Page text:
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Windows 95 Professional
A Publication of The Cobb Group
Published December 1996
System Monitor graphically displays dozens of different aspects of your computer's performance. However, this enormous variety of data can sometimes be overwhelming—you'll soon discover there are far more charts to choose from than you can make sense of at once. And, of course, you'll find some charts to be more useful than others.
In this article, we'll discuss some System Monitor counters you'll find helpful in diagnosing problems that your users are likely to encounter. However, while these quick-fix suggestions can be effective in a pinch, you'll get a lot more from System Monitor if you use it regularly to survey activity when your system is running smoothly. If you know how your system usually behaves, you'll be able to easily recognize the telltale signs when something goes wron
When your system needs a page of data that's not in physical memory, the processor issues exception code 0Eh (a page fault), which tells the virtual memory manager (VMM) to page in the required data from disk to RAM. If not enough RAM is available, the VMM will make room by paging out data from physical memory to disk.
As you know, this memory paging is an everyday operation that enables Windows to run more applications than a system has physical memory to handle. However, a system sometimes can't cope efficiently with the demands on its virtual memory and will consequently spend much of its time doing nothing but paging data in and out of RAM.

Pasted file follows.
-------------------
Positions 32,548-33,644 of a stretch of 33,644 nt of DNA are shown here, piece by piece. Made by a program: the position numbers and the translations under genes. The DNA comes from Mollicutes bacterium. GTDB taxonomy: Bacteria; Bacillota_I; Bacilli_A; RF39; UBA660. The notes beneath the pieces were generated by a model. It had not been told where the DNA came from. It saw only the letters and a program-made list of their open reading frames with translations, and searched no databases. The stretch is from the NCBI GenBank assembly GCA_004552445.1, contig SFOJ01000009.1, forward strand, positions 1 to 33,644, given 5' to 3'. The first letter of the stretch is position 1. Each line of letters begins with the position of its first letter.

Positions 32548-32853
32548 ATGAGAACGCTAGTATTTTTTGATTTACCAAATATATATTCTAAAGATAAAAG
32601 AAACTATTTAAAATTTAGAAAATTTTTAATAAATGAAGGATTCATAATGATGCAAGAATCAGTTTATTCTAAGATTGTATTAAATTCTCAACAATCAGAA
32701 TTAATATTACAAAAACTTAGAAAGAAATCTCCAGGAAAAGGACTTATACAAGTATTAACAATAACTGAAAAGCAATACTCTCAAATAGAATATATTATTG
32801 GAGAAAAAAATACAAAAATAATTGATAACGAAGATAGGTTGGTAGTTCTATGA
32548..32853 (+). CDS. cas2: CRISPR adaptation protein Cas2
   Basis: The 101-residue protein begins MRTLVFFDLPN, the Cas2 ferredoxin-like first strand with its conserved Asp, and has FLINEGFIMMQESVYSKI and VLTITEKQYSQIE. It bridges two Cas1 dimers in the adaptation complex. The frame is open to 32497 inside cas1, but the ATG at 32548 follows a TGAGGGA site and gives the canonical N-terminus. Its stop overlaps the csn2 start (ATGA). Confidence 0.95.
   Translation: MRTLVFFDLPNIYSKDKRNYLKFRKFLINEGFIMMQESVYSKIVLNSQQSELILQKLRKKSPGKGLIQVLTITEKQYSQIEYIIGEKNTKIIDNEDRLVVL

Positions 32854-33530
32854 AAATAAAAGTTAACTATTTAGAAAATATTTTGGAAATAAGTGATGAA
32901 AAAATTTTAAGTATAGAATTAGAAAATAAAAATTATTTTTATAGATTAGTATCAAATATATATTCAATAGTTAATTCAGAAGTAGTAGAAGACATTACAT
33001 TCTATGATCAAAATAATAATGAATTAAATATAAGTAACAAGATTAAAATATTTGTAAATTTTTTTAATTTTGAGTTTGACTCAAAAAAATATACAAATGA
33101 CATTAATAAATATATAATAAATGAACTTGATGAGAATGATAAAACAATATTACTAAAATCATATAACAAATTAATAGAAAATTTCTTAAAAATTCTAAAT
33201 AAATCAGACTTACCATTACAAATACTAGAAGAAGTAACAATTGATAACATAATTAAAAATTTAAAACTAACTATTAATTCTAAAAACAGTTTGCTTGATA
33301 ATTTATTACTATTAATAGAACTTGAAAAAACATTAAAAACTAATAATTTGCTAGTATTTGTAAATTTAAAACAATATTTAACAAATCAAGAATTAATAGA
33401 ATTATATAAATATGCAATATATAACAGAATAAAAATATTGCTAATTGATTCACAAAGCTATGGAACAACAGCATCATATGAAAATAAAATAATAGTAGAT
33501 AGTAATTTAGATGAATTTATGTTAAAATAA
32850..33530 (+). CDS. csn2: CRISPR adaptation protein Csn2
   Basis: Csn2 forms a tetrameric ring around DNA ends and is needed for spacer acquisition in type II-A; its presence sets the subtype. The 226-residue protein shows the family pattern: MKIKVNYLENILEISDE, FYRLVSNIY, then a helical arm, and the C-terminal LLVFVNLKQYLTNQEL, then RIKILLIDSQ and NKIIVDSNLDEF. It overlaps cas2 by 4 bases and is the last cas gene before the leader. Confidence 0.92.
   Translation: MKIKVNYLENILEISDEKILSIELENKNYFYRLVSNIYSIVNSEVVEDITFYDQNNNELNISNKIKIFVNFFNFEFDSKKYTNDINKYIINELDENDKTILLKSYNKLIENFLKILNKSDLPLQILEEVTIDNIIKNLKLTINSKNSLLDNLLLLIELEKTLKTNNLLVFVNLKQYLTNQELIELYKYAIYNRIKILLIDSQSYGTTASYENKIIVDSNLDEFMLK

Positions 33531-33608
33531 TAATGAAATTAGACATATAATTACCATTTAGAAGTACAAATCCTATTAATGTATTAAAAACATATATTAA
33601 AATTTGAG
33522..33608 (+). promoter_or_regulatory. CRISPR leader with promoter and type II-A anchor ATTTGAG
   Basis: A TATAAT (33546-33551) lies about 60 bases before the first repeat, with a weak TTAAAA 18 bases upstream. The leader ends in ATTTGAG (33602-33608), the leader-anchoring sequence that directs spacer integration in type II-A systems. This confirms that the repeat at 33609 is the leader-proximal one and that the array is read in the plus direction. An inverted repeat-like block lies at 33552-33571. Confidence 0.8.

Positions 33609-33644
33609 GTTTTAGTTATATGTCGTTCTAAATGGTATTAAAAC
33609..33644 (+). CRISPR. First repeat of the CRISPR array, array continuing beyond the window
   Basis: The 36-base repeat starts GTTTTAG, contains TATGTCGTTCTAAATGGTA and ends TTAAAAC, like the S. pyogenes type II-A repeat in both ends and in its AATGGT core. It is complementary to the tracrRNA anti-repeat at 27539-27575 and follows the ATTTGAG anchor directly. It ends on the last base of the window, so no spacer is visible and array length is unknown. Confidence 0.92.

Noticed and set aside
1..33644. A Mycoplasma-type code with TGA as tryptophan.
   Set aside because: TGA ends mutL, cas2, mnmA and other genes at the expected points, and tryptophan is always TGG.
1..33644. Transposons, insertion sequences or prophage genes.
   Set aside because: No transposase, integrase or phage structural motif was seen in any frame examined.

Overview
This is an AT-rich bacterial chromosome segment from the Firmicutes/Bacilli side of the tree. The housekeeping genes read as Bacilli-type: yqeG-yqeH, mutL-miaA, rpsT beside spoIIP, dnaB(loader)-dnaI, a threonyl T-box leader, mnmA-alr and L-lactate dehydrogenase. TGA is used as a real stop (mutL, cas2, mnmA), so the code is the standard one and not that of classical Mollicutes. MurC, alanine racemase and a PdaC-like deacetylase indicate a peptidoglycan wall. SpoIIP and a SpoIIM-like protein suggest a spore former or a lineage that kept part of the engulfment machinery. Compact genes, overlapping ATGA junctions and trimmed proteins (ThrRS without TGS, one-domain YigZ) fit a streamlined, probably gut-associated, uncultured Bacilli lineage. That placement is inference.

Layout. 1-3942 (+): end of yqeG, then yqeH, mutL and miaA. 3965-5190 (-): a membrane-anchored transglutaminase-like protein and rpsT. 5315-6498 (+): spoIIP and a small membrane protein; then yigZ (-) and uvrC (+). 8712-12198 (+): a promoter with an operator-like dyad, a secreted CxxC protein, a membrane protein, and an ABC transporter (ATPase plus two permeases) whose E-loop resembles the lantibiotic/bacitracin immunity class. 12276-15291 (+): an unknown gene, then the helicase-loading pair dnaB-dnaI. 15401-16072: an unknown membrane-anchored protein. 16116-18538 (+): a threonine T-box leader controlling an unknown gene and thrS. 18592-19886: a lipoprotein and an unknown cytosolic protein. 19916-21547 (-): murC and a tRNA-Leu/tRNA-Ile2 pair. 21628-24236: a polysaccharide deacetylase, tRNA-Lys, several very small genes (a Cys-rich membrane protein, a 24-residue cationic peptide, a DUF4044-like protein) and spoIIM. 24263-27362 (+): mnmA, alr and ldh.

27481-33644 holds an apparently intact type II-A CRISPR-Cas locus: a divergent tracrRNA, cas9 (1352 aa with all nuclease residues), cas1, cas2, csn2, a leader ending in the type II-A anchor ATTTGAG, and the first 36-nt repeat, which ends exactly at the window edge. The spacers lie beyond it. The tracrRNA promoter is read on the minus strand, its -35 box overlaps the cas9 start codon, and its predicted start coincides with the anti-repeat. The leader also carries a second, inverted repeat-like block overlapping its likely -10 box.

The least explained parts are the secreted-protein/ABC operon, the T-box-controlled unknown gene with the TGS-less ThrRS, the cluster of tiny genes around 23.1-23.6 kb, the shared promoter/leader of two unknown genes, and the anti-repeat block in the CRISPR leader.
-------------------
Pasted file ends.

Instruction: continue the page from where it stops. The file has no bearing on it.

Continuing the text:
When a system executes a disproportionate number of paging operations, performance slows to a crawl. Other symptoms are high or even total processor activity and disk thrashing, which involves constant reading from and writing to the hard disk. Some key System Monitor charts you can use to diagnose this condition are shown in Figure A.
These counters are especially effective when the machine you're diagnosing is in a remote location and you can't listen to the disk chatter. In our rather extreme example, which we recorded over a few minutes, the processor is in constant use and there's a vast amount of paging going on. Disk reads are averaging about 250 KB per second, and disk writes are also at a high level. As you'd expect, page faults are high, too. The obvious consequence of this overworked processor is shown in the final chart—there's no free memory. And you can probably imagine the noise our test PC's hard disk was making!
The solution to this problem is simple—tell the user not to keep so many applications open at once, or install more RAM if your budget allows. Considering how far the price of RAM has fallen in the last few years, the second option is more attractive than ever. The single most cost-effective performance improvement you can make to any Windows 95 machine with 8 MB of RAM, regardless of its processor speed, is to boost its memory to 16 MB. We've recently been paying as little as $50 for such upgrades. Install more than 16 MB if you can afford it, but remember that as your system's amount of RAM grows, you'll see decreasingly dramatic improvements per additional megabyte.